It's Your Nature

University of Dayton first-year students will experience Dayton Ballet?s performance of Romeo and Juliet as they explore nature under the third annual Rites. Rights. Writes. series.

The series brings artists to campus and offers concerts, performances and exhibitions while challenging students to engage artistically and academically with the theme, “It’s Your Nature.”

“The concept of Rites. Rights. Writes. is based on the mission of the University and the essential question that we ask our students to think about: What does it mean to be human?” said Richard Chenoweth, Graul Endowed Chair in the Arts and Languages.

“Another goal of the series is to connect students to the community. Going to college is not about just checking off a bunch of boxes and getting a degree, at least not at the University of Dayton,” said Chenoweth. “The arts experience is a shared community experience. It leaves a deep impression.”

The “It’s Your Nature” theme is open to interpretation, Chenoweth said, because “the word ‘nature’ can hold a variety of meanings.”

It raises the questions: How does our understanding of nature make us human, as in human nature? How does being natural reflect our talents and gifts? And, what is the nature of science, of philosophy, of anything?

The special ballet performance on April 3, which will feature the Dayton Philharmonic Orchestra, will be the series’ culminating event for an estimated 2,000 first-year students. The Schuster Center performance follows classroom study of the art form and the ballet itself around the series theme.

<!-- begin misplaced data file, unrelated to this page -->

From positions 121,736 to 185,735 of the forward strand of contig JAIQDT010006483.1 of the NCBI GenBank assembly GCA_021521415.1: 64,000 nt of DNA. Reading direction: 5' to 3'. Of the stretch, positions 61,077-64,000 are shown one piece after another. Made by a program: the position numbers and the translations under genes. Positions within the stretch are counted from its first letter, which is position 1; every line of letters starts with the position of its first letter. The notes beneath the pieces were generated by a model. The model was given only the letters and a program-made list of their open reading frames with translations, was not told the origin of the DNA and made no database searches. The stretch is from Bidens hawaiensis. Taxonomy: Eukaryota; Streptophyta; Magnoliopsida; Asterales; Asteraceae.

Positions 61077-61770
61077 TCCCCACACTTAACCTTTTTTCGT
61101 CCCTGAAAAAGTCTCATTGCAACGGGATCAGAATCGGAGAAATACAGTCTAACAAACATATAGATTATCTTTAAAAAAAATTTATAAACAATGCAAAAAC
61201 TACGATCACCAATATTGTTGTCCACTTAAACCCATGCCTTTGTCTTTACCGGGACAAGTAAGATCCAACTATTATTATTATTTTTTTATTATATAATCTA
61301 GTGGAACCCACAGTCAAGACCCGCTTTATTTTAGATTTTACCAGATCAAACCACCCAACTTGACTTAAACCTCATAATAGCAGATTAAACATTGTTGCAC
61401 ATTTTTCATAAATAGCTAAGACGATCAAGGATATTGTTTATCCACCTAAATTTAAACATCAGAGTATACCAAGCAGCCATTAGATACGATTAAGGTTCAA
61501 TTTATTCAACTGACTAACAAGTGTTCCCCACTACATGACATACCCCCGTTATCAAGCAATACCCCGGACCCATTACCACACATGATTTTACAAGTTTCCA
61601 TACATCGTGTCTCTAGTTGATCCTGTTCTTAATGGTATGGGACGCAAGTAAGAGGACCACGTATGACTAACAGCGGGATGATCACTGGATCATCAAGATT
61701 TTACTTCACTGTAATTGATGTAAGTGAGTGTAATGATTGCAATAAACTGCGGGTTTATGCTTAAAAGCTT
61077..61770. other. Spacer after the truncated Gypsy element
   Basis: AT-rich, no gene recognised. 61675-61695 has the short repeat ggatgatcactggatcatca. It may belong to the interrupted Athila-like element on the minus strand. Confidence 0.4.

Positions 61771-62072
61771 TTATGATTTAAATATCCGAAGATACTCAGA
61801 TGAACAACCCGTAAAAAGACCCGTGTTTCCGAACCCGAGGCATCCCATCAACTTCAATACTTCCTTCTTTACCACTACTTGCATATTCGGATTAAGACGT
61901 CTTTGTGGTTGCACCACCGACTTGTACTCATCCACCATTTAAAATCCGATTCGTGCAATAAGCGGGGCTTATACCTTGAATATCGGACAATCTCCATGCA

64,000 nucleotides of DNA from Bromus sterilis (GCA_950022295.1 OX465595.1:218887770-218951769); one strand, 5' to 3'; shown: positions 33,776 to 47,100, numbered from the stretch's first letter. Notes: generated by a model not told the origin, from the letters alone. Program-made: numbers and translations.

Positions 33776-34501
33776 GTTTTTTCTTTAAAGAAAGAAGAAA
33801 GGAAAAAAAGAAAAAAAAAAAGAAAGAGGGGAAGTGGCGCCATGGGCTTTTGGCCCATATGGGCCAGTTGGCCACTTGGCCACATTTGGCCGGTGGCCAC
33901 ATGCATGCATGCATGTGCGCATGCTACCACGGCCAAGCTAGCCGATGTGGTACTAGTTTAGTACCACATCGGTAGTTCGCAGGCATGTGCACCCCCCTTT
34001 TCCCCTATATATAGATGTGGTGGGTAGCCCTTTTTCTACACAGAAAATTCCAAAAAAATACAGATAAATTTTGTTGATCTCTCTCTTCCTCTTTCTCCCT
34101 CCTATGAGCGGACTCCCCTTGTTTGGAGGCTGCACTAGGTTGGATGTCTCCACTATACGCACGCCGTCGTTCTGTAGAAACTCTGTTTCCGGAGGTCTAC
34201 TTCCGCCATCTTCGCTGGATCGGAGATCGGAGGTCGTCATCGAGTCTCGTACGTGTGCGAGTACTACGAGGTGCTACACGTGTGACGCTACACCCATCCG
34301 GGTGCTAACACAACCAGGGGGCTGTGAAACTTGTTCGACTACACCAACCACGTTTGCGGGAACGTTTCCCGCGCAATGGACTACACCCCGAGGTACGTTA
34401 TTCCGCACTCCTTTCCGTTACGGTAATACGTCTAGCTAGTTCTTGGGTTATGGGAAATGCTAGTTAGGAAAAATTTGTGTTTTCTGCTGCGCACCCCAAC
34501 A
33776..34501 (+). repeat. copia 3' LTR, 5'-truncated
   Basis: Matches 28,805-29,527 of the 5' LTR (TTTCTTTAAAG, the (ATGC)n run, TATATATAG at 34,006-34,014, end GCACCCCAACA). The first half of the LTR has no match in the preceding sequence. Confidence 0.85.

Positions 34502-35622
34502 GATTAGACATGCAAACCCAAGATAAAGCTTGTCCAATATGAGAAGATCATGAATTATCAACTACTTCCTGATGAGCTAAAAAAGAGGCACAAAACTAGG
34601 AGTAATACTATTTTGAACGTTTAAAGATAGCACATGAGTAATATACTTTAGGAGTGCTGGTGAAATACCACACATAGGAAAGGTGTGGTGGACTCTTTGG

“Working with the University allows our performances to have an impact that goes well beyond a single weekend, as the academic collaboration provides context for and connections to the chosen work that would not otherwise be possible,” said Paul Helfrich, president and CEO of the Dayton Performing Arts Alliance.

Romeo and Juliet will also be explored through free events open to the public, including:

* Music to Hear, 8 p.m. March 10, Sears Recital Hall. A recital featuring original works composed by Joseph Summer and musical settings of Shakespearean texts. Part of the Joseph and Lisa Summer music residency.

* Love, Censorship, Art and the State: Prokofiev's Romeo and Juliet, 10 a.m. March 30, Sears Recital Hall. A panel discussion.

“It’s Your Nature” also includes new partnerships with local organizations and artists.

Students have free admission to the Dayton Art Institute, and faculty and staff accompanying students are also admitted to exhibitions, lectures and panels at no cost.

Award-winning sculptor and musician Michael Bashaw is partnering with faculty and staff throughout the year as the University’s first sustainability artist-in-residence. Bashaw, a local artist, will challenge the campus community to think about the environment in new ways.

A complete list of events and more information on program partners is available online.


News and Communications Staff